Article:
Chairman Weisbrod and members of the City Planning Commission, thank you for engaging in this public process and for undertaking the ambitious goal of improving the quality and affordability of our city’s development with an ambitious goal of requiring mandatory affordability as part of any new neighborhood rezoning. Thank you to all the members of the public who have joined us today to make their voices heard.
I am Council Member Ben Kallos, representing the Upper Eastside, East Midtown, East Harlem and Roosevelt Island. The City Planning Commission has an opportunity to protect our neighborhoods, our midblocks, make floor area ratio a three dimensional measure, protect our public parks from shadows, build a city that is affordable for all New Yorkers with a strong middle class, with necessary school seats to educate the next generation, and with a plan that reflects the voices and expertise of our city’s communities.
We must protect the light and air of residential midblocks. A provision in the original ZQA proposal that would have raised the height of R6B, R7A, and R8B contextual districts in the midblock throughout Manhattan and my district was of particular concern to me. I joined with Borough President Gale Brewer and several of our Manhattan colleagues in writing a letter to the Department of City Planning raising our concerns about this change, which could have incentivized developers to tear down old, rent-stabilized buildings. I am pleased that the R8B height increase has since been dropped from the plan, and ask that this change remain in the final text.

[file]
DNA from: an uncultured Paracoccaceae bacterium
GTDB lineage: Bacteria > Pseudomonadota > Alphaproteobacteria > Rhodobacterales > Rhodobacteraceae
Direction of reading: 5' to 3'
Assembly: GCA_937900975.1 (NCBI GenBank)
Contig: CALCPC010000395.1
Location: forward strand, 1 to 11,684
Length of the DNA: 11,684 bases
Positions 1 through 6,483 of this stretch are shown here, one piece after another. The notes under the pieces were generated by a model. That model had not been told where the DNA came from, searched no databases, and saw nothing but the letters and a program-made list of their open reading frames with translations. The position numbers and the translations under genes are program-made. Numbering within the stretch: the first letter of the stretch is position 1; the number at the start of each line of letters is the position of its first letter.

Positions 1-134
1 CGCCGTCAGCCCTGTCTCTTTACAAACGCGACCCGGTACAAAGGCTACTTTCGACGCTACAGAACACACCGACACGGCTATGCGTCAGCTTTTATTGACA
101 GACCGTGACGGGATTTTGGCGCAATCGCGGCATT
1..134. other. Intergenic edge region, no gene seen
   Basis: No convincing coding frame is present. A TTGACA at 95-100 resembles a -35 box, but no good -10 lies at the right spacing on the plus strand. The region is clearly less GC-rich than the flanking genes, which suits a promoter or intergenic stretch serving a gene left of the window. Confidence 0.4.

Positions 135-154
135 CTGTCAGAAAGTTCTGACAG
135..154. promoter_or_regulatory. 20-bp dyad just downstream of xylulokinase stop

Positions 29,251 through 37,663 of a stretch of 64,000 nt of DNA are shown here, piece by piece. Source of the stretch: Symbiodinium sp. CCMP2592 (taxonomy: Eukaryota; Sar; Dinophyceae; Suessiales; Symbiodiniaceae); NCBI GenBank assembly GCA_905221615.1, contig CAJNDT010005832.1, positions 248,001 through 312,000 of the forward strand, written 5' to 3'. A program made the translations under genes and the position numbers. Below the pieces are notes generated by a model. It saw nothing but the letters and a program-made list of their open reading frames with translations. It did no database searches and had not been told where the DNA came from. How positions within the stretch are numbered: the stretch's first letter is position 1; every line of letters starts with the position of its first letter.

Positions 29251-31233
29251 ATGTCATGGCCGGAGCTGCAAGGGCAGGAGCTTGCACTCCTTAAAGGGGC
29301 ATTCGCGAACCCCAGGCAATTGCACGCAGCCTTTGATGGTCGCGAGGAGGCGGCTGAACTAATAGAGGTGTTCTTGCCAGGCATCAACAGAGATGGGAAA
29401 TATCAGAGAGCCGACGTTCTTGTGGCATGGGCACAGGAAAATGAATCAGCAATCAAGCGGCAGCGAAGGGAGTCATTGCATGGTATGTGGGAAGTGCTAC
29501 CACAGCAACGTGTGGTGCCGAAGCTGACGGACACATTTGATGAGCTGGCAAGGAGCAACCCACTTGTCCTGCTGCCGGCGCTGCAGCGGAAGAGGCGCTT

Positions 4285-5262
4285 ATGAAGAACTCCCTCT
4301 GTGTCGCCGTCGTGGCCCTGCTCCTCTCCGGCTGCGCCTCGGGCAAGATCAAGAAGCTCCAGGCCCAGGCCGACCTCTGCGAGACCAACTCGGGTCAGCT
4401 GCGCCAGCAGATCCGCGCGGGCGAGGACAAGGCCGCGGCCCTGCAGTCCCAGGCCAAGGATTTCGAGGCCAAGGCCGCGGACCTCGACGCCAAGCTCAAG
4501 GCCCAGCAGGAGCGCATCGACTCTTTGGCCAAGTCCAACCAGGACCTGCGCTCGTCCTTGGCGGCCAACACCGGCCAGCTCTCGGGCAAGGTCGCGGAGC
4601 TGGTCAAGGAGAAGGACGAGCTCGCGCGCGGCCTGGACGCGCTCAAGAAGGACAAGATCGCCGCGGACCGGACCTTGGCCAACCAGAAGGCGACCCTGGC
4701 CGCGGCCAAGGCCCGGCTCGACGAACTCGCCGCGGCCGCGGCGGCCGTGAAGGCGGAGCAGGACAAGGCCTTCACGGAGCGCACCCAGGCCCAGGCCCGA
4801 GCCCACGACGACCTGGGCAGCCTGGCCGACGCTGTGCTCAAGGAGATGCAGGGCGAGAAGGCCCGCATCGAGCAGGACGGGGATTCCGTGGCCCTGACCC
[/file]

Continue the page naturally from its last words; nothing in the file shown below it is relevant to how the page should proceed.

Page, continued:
Unfortunately, the midblock still remains at risk under ZQA plan, in which buildings in R10A districts on avenues receive a 20-foot height increase, while those on side streets receive a 40-foot increase, making buildings the same height regardless of where they are situated on a block. Similarly, building in R8 districts on side streets would receive an increase in height of 20 feet on narrow streets with buildings in R9X receiving 30 feet. This should be fixed so that narrow streets do not see larger height increases than wide streets so that the midblock is protected.
While ZQA seeks to improve floor heights for quality housing, it must also do so for other residential construction where developers are exploiting the fact that floor area ratio (FAR) is a two dimensional measure for a three dimensional building with a 31 story building that will rise 521 feet with 16 foot ceilings in a residential part of my district. A floor or story should be 8 to 12 feet with any height greater than that divided by 8. In this way we can upgrade the zoning code from a two-dimensional fiction to a three-dimensional reality.
Though not a part of the of New York City’s original Commissioners’ Plan of 1811, Central Park, purchased in 1853 and substantially completed in 1873, has been a National Historic Landmark supporting the public health and welfare of New Yorkers of all incomes for generations. The Municipal Art Society’s “Accidental Skyline” report, details theft of light by billionaire foreign investors funding development of superskrapers along 57th Street casting Central Park in shadow. Last month, I joined hundreds in an encore of the 1987 “Stand Against the Shadows” protest in which we marched with black umbrellas across “Billionaires’ Row” on 57th Street. “Zoning for quality” can and must protect our city's park land from superscrapers casting shadows on our parks.
Zoning for Quality and Affordability is already amending section 23-65(c)(1), which prevents the building of superscraper “towers” piercing the sky exposure plane within 100 feet or across the street from a public park. I beg the City Planning Commission, to simply add a zero to zoning text already subject to amendment, to expand this protection from 100 feet to 1,000 feet from a public park. Additionally, this prohibition should apply to any building that would be tall enough to cast shadows on our public parks.